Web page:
Book Review – Conflicts in Conservation: Navigating Towards Solutions
Conservation conflicts are rarely out of the news. In the UK we have recently seen arguments rage over whether or not badgers should be culled in order to mitigate the spread of Bovine TB, with farmers, scientists, conservationists, policy-makers and animal rights campaigners all involved in fractious debates. Similarly, just this month Natural England reported that the fifth hen harrier of the year had disappeared from northern England, likely due to illegal persecution. Thus continues the bitter dispute between grouse moor managers, who see predation by hen harriers as a threat to their grouse stocks and consequent income, and conservationists who wish to see the return of a protected species that has been hunted practically to extinction in England.
The latest volume in the BES’s Ecological Reviews series therefore arrives at a timely juncture. Conflicts in Conservation: Navigating Towards Solutions, edited by Stephen M. Redpath, Ralph J. Gutiérrez, Kevin A. Wood and Juliette C. Young, offers a new, interdisciplinary perspective on both understanding and resolving conservation conflicts. Defining conservation conflict as what occurs “when parties clash over differences about conservation objectives and when one party asserts, or at least is perceived to assert, its interests at the expense of another”, the book incorporates insights from disciplines ranging from anthropology to ecology, biology to law, all brought to life with a series of illuminating case studies.
At the core of the book is the view that the natural sciences alone do not give us the necessary tools to achieve progress towards our conservation goals. On the surface conservation conflicts may appear to be about conflicts between people and wildlife that can be resolved through better scientific understanding of the problem at hand. In reality however, they are predominantly conflicts between different groups of people; and as the editors write, they encapsulate “a complex layering of diverse issues related to different world views, issues of trust, power imbalances or latent historical issues”. Conservation conflicts present problems that cannot be resolved through science alone: they are messy, complex, and unavoidably involve human politics and values.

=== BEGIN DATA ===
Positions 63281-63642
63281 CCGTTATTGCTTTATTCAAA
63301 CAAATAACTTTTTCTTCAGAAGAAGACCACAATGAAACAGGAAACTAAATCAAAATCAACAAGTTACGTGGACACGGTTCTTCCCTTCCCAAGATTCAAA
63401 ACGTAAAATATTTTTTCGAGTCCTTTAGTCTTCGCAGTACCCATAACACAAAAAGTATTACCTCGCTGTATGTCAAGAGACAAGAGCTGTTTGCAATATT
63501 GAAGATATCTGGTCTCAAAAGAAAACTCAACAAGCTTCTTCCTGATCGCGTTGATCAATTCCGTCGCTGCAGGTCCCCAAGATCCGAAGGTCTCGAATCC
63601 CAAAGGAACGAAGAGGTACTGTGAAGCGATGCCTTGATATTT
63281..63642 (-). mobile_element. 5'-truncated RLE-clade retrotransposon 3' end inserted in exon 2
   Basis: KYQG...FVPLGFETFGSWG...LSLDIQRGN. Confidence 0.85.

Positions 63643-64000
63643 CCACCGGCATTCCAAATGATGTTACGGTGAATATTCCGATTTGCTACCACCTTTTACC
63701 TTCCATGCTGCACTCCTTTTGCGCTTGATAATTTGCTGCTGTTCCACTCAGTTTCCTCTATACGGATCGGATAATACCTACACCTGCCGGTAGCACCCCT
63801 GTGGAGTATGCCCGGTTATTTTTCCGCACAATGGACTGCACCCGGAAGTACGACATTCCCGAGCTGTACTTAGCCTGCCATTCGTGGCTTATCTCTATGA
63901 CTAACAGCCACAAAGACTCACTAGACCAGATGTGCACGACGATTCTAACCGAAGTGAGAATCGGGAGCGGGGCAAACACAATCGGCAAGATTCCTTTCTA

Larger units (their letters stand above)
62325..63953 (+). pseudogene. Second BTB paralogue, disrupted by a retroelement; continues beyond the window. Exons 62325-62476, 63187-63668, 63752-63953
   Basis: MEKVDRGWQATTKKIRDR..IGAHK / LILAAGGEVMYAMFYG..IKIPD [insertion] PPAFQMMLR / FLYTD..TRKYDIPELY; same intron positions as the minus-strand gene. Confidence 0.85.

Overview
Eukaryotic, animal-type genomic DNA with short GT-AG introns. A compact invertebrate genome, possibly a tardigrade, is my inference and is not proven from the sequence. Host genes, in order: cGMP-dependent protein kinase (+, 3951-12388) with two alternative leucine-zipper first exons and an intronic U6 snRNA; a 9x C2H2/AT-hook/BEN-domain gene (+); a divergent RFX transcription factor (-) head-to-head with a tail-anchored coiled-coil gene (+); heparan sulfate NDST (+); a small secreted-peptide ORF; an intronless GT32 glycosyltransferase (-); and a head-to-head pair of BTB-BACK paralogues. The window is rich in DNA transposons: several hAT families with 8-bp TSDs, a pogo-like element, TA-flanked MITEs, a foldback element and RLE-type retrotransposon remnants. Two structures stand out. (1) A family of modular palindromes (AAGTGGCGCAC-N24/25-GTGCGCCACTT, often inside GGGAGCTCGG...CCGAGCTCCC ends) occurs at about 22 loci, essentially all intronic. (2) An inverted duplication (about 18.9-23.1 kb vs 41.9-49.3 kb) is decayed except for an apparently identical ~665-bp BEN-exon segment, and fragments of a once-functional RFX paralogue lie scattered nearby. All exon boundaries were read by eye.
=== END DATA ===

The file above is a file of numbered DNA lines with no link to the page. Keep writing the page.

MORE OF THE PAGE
As such, an interdisciplinary approach to understanding conflicts that brings together ecological and social scientific knowledge, as well as the tacit knowledge of stakeholders, professionals and communities, is essential. The strength of this approach is well illustrated by the diversity of insights offered in the different chapters of Conflicts in Conservation. For example, taking an approach grounded in political ecology, William M. Adams argues that eliding the political dimension inherent within all conservation decisions, and presenting them as merely technical, is a poor strategy for resolving conflicts: “conservation is always and everywhere political because choices have to be made”. Similarly Robert A. Lambert highlights the importance of environmental history for contextualising conservation conflicts, whilst Herbert H. Blumberg places psychology centre stage. The importance of sound scientific evidence is not forgotten, with Stephen M. Redpath and William J. Sutherland asserting the value of high quality ecological information.
The depth and breadth of insights offered by the different chapter authors certainly give us a better understanding of conservation conflicts, but do they enable us to more effectively resolve them? A strength of this volume is that it doesn’t stop at understanding conflicts, but suggests steps towards their positive management. For the editors, this starts with a process of mapping the conflict: identifying the problem, including relevant stakeholders, their values and positions; identifying the scale of the conflict and understanding what different disciplines and forms of knowledge are required to understand the issue. From here, a process of “collaborative conflict management” is proposed, based on five principles: communication, transparency, inclusiveness, influence and trust, working within a process that involves all stakeholders, and works towards a potential solution agreeable to all sides.
Could this approach be applied to some of the seemingly intractable conservation conflicts we face in the UK? Clearly, there is no silver bullet. Yet by opening up the debate to recognise the complexity of these conflicts and the importance of both ecological and social dimensions, this book offers a strong starting point.
BES members receive a 25% discount on the cover price of all volumes in the series, visit My BES Offers (must be logged in) to access the discount code.
Like this story?